Buchan traces the origins of Scottish intellectual fervor to the aftermath of the Jacobites' defeat in the Battle of Culloden Moor (1746). In his interpretation, this is an important point, since it allows him to highlight how the Edinburgh Enlightenment broke with earlier political and religious attitudes that acted as a barrier to Scotland moving into (or helping to create) the "modern" world. Still, this geographical and chronological focus upon Edinburgh does raise important points concerning his overall project. First, while this city was certainly a major lynchpin of intellectual life in Scotland during this period, what about other seats of erudition such as Glasgow and Aberdeen? Also, while Buchan does try to compare some of the intellectual trends evident in Scotland with those on the continent, this effort does little to provide the reader with a sense of the larger context within which these figures were working. For instance, even here Buchan's efforts are primarily directed toward French writers, eliding any consideration of other Celtic thinkers across the Irish Sea whose thought had an impact upon Scotland (with the notable exception of Francis Hutcheson). This intense concern for post-1746 Edinburgh also poses a related question concerning chronology. Although his observations concerning the spectacular growth of intellectual life following 1746 are convincing, it would be helpful if he could situate this analysis in a somewhat larger framework by addressing the influence of events such as the Union of 1707. Taken together, these minor criticisms are not meant to indicate that Buchan's study is merely a Scottish rebuttal to Jonathan Swift's "Injured Lady" (despite its publication in 1746), but rather to indicate two broad areas that would help nuance his thoughtful and targeted study.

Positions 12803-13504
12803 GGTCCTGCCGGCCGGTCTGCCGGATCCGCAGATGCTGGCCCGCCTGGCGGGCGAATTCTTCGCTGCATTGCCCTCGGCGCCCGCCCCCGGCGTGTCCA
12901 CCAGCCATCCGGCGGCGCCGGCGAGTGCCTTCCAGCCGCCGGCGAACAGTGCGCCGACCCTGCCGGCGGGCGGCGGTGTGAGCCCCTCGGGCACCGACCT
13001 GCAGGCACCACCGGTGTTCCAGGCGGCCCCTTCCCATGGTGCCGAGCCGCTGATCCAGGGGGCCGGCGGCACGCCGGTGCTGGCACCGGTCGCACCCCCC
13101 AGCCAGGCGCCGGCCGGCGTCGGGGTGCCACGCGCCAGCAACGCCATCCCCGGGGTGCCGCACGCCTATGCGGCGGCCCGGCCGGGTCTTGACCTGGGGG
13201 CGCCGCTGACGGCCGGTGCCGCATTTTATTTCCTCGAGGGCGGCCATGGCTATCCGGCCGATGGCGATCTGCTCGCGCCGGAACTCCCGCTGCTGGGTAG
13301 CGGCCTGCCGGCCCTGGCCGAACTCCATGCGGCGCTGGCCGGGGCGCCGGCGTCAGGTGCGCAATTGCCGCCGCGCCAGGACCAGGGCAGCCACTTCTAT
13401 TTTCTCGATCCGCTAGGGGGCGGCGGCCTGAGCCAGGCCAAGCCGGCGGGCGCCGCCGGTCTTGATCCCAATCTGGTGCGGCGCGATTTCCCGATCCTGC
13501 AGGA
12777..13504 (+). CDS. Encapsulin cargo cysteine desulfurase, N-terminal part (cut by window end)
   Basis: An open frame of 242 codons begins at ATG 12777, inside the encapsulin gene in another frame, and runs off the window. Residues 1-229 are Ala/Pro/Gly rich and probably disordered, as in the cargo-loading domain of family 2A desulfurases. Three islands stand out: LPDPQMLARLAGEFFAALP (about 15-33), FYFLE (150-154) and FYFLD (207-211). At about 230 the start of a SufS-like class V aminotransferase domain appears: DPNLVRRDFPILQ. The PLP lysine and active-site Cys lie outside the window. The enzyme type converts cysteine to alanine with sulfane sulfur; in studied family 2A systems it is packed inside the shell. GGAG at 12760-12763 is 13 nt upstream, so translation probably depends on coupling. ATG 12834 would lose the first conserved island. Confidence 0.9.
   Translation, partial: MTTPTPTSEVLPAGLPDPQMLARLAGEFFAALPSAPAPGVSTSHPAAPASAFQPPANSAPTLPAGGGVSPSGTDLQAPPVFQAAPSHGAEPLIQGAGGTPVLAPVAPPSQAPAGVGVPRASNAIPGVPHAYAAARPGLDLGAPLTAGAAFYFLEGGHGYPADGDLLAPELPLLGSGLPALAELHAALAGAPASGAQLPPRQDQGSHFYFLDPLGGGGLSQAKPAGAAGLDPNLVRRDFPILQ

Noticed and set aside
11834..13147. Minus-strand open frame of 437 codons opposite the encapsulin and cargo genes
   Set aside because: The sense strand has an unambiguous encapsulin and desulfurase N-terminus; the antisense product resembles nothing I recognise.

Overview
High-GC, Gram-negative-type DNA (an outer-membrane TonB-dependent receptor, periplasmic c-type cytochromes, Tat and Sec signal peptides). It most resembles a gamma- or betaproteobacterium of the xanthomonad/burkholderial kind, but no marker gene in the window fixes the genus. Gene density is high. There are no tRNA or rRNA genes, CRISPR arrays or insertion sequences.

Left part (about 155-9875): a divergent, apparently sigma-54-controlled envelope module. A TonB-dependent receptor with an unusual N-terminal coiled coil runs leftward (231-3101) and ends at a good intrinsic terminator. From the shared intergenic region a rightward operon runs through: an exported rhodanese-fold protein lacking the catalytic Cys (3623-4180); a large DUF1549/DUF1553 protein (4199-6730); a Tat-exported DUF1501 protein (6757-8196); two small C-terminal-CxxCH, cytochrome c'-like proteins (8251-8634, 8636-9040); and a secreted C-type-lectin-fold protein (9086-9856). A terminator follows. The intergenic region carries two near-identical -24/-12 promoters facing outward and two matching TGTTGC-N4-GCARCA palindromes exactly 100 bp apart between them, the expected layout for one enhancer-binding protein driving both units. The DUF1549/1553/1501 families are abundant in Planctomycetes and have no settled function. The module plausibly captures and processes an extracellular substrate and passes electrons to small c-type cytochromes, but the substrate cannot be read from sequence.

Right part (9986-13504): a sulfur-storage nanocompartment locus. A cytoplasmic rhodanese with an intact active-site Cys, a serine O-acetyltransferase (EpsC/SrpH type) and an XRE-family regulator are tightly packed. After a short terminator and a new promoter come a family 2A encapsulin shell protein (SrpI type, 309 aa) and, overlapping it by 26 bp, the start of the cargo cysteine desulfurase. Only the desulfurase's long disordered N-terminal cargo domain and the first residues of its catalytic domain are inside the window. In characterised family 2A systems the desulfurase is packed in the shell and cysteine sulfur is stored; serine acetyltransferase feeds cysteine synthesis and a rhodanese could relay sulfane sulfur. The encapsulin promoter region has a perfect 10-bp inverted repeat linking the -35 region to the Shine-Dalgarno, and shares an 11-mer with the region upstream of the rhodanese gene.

The crux of Buchan's argument is that in order for Scotland to "prosper," it needed to cast aside long-standing religious and political traditions, namely the radically puritanical character of the Kirk and the popular support for Jacobitism (p. 23). Buchan explains the first of these issues through the story of Thomas Aikenhead, a university student who was charged with blasphemy in 1696 for denigrating the Bible in conversations with his friends. At his trial, Aikenhead pled for mercy based on his youth, his belief in the Trinity, and a solemn assertion of his contrition. Despite these signs of regret, Aikenhead was found guilty and sentenced to death by hanging in January 1697. While this event was certainly not unusual for the time--consider the "warm" reception to John Toland's Christianity not Mysterious (1696) in Ireland--Buchan notes that in his address from the scaffold, Aikenhead claimed "he had come to doubt the objectivity of good and evil, and to believe that moral laws were the work of governments or men" (p. 57). In two senses, Buchan sees this trial as "haunting" Edinburgh for nearly a century: providing a negative model of the strict Puritanism that needed to be curbed and as a positive call for explaining social behavior as a product of humans, rather than as reflective of religious belief. Thus, when Buchan recounts a similar case waged against Hume in 1755 by religious traditionalists ("High-Flyers"), he is able to show the sea change in attitudes by the fact that all charges were dropped as a more moderate position came to dominate Edinburgh religion.